Kate Herbert is theatre reviewer, Herald Sun, Melbourne & formerly for Melbourne Times. Kate is a director; produced playwright (21 plays). Scripts pub. Currency Press. She worked as actor, comedian, improviser & teacher of Acting, Improvisation & Playwriting. Kate was Head of Drama/Teacher, NMIT; Former Coordinator of Prof. Writing/ Editing, Swinburne Uni. Read reviews here or: www.heraldsun.com.au/entertainment/arts. NB Explorer Browser doesn't always work on blog.
Written by Brendan
Cowell, Melbourne Theatre Company Fairfax Studio, Arts Centre
Melbourne, Aug 28 to Oct 4, 2014 Reviewer: Kate Herbert Stars:***1/2
Full review also published in Herald Sun online, Fri Aug 29. It will then be in print on Sunday Aug 31. KH
MTC The Sublime: Josh McConville (Dean), Ben O’Toole (Liam), Anna Samson (Amber) Pic JEFF BUSBY
happens in Thailand stays in Thailand – or so the rowdy footy players believe when
they go on their alcohol-fuelled, post-season trip in Brendan Cowell’s play,
star player and all-round-nice-guy, Dean (Josh McConville), accompanies this Rugby League team trip to keep an eye
on his boisterous, rugby-playing, younger brother, Liam (Ben O’Toole).
When Dean foolishly agrees to take ambitious, teenage athlete,
Amber (Anna Samson), and her friend on the trip, he unwittingly triggers a
disastrous series of events, the repercussions of which are far-reaching.
At the centre of the plot is an alarming, sexist culture
that permeates the football codes and this is most evident in the unrestrained,
sexual debauchery and explicit language that may offend some patrons.
What is even more ominous is the pattern of behaviour
that not only covers up sexual assault and violence, but also tolerates it as
boyish high spirits or, even worse, encourages it as a team-bonding activity.
Sublime is a disturbing story that is made more distressing because it begins
in a light, playful and comic style that contrasts starkly with its grim and disquieting
Rolling Thunder Vietnam – Songs That Defined A Generation Written by Bryce Hallett, concept by Scott Barton Friday Aug 22, 2014, at Hamer Hall, Arts Centre Melbourne Reviewer: Kate Herbert Stars: ****1/2
Review also published in Herald Sun online on Mon Aug 25
and in print thereafter. KH
Kimberley Hodgson; Matt Pearce; Tom Oliver; Will Ewing; Wes Carr; Photo Dylan Evans
Vietnam War and the vehement, anti-war protests that surrounded it inspired a
flood of unforgettable rock songs that defined the politics and culture of the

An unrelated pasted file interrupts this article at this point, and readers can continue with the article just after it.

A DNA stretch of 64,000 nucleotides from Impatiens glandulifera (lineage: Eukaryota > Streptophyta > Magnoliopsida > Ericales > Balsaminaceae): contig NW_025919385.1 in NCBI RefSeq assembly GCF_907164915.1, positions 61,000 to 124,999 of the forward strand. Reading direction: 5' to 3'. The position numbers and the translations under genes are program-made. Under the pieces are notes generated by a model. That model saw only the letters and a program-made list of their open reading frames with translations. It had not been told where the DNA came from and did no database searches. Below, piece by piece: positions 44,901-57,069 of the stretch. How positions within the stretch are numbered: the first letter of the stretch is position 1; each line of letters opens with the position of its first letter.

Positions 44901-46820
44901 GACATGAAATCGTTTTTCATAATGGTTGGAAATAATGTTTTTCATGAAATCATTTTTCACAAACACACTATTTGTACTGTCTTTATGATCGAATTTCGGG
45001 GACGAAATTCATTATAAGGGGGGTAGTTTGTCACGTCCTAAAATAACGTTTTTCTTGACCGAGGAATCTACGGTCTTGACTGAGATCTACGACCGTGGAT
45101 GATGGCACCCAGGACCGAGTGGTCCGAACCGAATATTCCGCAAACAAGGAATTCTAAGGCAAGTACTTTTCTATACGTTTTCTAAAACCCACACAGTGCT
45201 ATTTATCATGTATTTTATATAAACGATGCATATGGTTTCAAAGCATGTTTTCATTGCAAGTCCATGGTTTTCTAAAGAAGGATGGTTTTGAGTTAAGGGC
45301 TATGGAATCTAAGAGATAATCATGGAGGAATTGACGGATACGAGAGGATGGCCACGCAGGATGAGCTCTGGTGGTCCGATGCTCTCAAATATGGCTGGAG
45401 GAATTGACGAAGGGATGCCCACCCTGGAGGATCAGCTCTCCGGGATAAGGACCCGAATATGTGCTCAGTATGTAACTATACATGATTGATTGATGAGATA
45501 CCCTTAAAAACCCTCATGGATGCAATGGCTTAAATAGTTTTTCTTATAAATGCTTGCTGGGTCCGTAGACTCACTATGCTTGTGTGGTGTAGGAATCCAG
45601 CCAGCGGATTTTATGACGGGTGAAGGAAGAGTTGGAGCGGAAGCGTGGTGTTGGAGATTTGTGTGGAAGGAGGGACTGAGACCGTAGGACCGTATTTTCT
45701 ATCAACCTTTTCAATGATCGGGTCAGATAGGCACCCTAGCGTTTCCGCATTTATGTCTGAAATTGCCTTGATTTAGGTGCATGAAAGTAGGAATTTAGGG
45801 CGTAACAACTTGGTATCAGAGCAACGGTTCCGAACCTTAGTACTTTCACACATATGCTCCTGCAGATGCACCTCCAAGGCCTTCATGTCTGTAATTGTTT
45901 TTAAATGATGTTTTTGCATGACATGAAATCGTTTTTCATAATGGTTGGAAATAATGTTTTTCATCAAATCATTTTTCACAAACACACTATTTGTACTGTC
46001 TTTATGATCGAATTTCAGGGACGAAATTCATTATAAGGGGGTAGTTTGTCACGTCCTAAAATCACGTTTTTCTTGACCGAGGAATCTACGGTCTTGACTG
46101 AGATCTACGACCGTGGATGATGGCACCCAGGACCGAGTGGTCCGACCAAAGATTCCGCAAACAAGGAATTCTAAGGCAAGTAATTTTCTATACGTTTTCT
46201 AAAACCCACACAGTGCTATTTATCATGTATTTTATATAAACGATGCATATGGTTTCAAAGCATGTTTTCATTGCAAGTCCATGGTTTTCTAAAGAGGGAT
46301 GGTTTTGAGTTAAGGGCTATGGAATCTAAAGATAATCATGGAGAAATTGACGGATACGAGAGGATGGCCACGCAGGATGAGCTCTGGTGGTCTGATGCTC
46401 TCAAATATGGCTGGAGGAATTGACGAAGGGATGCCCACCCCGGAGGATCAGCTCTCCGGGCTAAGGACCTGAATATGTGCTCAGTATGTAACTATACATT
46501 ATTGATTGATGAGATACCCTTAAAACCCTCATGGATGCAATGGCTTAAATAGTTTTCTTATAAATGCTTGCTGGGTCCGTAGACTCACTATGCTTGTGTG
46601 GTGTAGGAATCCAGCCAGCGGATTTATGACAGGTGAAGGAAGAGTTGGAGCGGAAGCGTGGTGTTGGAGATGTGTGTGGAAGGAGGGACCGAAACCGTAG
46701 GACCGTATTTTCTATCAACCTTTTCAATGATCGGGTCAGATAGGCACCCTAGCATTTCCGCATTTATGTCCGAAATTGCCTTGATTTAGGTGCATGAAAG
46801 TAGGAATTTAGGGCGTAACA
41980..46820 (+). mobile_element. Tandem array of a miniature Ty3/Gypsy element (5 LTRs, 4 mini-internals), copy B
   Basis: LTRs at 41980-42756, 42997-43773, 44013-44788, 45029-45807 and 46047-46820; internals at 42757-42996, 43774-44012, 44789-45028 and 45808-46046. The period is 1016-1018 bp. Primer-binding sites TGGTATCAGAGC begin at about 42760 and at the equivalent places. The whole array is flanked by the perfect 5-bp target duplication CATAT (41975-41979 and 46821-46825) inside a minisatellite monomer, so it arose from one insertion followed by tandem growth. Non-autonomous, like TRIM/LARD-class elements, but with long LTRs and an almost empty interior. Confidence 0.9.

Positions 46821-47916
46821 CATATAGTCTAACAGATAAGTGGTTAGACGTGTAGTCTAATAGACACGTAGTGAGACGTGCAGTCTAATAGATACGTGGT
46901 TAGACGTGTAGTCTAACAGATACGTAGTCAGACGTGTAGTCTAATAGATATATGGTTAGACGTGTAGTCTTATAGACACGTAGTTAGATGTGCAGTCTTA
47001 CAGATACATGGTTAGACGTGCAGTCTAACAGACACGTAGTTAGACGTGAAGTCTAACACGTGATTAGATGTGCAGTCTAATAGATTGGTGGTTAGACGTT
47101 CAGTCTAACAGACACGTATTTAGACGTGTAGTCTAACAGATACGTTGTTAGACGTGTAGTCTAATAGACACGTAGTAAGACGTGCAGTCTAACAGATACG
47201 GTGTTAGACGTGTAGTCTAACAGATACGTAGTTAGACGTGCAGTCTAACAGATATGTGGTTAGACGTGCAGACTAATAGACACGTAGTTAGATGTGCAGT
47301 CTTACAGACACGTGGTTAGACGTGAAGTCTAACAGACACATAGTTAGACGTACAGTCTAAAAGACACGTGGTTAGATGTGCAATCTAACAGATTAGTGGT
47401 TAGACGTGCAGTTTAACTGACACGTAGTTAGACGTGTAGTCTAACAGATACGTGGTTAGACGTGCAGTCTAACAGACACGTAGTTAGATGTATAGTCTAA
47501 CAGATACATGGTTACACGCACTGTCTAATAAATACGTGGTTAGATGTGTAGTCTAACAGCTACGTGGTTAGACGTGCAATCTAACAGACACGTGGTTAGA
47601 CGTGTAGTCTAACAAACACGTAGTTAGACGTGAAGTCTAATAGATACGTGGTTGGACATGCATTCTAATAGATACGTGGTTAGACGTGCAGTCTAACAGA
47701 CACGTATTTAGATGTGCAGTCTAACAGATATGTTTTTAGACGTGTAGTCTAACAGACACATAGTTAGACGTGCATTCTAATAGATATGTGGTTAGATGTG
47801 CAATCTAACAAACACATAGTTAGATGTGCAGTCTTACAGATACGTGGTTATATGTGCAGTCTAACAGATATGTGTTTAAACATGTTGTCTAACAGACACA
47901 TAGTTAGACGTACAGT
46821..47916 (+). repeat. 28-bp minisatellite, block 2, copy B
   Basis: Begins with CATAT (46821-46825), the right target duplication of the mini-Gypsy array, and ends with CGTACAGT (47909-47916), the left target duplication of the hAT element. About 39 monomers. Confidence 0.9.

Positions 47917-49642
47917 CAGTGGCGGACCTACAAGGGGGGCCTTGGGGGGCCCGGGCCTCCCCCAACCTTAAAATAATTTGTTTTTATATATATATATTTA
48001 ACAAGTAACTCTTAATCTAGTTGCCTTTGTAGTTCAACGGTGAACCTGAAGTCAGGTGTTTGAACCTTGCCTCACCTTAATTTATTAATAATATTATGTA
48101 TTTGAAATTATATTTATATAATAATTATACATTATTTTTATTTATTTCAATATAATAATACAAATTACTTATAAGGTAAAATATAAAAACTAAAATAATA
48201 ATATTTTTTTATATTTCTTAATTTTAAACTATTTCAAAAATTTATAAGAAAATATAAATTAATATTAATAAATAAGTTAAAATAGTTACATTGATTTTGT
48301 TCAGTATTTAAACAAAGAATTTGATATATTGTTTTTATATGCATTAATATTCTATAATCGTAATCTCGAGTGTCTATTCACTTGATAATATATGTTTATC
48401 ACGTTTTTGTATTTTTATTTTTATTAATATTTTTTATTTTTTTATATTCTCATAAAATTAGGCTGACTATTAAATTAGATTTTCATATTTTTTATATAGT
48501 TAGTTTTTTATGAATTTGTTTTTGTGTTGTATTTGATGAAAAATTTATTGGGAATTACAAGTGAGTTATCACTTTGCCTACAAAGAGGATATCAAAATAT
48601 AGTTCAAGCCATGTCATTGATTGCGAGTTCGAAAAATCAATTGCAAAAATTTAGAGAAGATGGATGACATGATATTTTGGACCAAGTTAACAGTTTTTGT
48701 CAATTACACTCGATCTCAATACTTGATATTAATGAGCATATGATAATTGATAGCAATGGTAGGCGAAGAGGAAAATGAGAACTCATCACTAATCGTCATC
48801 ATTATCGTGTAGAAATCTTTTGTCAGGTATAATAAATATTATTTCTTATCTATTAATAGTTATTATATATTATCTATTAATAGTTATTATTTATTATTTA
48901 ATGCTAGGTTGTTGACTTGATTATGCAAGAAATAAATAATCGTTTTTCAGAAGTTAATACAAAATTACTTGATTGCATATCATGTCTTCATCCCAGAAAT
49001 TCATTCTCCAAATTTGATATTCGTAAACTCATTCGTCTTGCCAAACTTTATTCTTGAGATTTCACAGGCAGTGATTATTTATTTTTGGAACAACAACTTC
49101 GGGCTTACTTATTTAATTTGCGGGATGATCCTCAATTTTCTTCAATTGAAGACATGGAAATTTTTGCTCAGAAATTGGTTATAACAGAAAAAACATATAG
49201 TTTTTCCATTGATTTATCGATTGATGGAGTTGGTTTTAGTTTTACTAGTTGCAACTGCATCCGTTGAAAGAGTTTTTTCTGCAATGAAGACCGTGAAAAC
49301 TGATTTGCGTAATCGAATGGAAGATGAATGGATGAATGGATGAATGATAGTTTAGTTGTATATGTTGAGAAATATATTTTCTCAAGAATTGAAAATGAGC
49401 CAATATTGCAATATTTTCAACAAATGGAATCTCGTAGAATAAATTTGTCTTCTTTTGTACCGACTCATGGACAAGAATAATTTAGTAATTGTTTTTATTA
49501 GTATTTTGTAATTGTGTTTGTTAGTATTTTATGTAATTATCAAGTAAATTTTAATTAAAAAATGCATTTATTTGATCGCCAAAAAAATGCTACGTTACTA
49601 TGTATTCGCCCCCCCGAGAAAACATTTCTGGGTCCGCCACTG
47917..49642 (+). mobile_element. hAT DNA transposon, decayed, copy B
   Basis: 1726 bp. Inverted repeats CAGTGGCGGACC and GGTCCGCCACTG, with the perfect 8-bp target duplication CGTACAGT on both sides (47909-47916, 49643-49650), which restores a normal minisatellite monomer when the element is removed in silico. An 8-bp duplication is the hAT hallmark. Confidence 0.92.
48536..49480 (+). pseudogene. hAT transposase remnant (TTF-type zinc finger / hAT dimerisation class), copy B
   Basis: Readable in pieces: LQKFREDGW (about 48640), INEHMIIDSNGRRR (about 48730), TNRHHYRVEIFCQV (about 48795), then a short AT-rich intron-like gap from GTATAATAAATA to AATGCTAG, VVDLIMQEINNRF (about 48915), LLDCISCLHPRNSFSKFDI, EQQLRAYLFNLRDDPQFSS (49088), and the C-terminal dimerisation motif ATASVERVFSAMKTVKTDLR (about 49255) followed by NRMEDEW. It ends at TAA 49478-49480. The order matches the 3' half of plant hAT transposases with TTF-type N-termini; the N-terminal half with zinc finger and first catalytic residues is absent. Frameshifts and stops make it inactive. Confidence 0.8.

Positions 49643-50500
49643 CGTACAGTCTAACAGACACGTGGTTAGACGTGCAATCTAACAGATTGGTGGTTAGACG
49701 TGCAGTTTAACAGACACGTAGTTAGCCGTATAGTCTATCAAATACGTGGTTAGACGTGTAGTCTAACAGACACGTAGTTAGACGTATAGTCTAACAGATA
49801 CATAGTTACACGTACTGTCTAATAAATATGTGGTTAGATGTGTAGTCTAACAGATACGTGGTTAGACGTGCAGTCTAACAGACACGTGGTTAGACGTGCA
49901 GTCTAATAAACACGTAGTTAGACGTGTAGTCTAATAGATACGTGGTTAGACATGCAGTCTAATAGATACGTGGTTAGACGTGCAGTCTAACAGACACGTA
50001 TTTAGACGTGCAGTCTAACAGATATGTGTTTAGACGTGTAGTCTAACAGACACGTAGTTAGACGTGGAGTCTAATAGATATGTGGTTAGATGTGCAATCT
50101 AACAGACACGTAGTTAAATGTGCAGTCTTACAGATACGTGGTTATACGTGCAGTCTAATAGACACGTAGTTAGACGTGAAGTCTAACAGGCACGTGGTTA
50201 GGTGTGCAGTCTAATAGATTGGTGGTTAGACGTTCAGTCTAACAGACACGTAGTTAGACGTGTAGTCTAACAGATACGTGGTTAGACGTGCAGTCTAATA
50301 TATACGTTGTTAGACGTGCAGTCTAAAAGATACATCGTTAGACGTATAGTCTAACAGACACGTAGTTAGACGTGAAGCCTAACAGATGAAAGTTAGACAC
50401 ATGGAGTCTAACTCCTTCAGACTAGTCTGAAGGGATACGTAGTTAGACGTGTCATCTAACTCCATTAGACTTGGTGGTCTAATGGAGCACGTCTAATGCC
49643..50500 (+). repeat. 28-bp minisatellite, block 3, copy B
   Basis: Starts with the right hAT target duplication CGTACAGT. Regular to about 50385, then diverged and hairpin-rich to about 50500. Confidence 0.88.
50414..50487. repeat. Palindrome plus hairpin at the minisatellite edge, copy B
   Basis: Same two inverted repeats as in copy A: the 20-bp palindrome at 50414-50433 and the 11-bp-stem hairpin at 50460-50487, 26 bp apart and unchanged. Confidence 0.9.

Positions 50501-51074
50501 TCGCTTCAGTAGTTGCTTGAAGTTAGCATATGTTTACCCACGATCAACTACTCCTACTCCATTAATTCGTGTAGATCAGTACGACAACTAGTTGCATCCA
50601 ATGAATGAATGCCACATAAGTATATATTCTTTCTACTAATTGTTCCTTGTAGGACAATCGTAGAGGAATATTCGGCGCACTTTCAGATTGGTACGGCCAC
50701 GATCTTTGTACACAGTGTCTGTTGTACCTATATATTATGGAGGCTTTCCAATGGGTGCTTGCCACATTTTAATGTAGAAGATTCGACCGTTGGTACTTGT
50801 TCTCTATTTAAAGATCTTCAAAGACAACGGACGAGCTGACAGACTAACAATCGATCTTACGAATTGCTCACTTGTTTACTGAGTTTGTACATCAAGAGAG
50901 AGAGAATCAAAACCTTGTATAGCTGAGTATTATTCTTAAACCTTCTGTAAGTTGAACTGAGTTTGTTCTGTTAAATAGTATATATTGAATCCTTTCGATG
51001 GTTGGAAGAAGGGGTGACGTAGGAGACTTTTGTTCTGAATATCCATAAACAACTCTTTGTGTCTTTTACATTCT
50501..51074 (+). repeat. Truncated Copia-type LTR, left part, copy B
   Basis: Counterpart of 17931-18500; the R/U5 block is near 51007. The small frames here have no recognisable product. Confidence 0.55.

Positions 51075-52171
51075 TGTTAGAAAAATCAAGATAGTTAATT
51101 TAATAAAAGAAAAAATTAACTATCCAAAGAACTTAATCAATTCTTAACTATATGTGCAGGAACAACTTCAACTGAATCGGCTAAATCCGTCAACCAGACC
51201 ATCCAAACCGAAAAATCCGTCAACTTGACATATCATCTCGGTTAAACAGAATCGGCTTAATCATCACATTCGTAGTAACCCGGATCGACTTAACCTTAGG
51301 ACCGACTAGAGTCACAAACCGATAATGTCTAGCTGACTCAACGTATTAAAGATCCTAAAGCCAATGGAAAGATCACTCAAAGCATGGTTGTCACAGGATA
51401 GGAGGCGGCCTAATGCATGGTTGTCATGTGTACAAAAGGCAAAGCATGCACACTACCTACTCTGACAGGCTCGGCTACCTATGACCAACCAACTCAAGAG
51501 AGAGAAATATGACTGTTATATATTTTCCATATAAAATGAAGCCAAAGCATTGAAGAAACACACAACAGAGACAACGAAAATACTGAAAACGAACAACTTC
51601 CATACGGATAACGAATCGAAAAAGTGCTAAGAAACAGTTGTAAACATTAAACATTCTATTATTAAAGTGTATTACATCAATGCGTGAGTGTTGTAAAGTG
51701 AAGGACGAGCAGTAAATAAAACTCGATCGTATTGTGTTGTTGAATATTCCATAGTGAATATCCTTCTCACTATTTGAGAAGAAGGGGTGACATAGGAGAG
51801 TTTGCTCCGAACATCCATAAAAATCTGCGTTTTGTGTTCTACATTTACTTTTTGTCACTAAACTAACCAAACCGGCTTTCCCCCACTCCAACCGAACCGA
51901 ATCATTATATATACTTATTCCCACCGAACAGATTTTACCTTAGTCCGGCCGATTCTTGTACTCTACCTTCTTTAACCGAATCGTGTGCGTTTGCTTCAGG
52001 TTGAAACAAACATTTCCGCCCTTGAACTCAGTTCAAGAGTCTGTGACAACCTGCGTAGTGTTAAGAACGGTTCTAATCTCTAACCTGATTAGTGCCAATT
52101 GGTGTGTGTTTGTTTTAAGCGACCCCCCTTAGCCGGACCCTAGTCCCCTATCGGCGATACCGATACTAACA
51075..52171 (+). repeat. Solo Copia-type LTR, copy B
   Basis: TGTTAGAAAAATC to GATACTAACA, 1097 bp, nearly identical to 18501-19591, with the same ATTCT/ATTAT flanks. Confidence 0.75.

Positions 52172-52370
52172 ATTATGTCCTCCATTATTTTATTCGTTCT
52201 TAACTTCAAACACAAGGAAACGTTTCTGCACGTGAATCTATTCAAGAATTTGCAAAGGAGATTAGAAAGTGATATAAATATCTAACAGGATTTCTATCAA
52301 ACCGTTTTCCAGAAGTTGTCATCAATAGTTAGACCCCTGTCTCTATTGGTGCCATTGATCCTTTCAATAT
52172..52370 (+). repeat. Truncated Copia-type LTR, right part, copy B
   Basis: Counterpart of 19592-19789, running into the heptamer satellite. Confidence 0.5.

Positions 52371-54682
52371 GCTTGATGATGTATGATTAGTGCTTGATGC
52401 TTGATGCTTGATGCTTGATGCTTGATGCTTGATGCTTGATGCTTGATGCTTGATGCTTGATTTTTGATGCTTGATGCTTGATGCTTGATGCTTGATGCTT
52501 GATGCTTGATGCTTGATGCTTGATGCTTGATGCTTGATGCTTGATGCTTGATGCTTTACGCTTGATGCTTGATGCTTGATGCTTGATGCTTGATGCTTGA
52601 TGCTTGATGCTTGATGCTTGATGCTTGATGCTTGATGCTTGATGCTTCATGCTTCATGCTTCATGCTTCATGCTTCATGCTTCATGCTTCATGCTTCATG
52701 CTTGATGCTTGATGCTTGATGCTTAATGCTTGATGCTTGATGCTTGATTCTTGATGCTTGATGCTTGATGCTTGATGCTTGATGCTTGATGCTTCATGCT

younger generation during the 1960’s and 70s.
impressive concert drama, Rolling Thunder Vietnam – Songs That Defined a
Generation, threads these classic songs amongst personal stories about Aussie
and US soldiers and their loved ones to create an outstanding depiction of the
band is tight and hot under Chong Lim’s musical direction and the singers are
bold and harmonious, but the added emotional layer of four characters’ diverse
experiences of conscription, war and homecoming makes this show both a musical
and dramatic triumph.
the heart of the narrative is country boy and newly conscripted soldier,
Johnny, played with naive patriotism, courage and warmth by Tom Oliver.
As his digger mate, Andy, Wes Carr is loyal
and tough-minded and the two are living examples of a Vietnamese girl’s quoted
description of Aussies as, “funny, nervous, rugged and kind.”
Pearce is compelling and statuesque as Thomas, Johnny’s pal who was an exchange
student in Australia before becoming a US Marine. Pearce’s singing is powerful
and his depiction of the committed Marine’s disillusionment with his country’s
warmongering is heartbreaking.
Written by Lucy Prebble, by Melbourne Theatre Company, At The Sumner, MTC Southbank
Aug 21 until Sept 20, 2014 Reviewer: Kate Herbert Stars:*** This is a short review that is NOT for Herald Sun and will appear only on this blog. KH
play about the use and misuse of anti-depressant medication is timely given that
Australia is now one of the world’s leading users of such drugs.
The Effect, by UK
playwright, Lucy Prebble, peers through a window at the near-disastrous impact
of a new anti-depressant on two participants in a drug trial and the behaviour
of two doctors (William McInnes, Sigrid Thornton) associated with the
two trial guinea pigs are Connie (Zahra Newman), a whip-smart but
annoying, middle class student of psychology and Tristan (Nathaniel Dean), a
young, working class man who wanted some extra cash to travel the world.
two fall for each other and, when the chemical effects of the drug become
confused with the effects of lust and attraction, the trial is compromised as
is the health and well being of the pair.
issues are provocative and compelling but the play is not. Prebble’s dialogue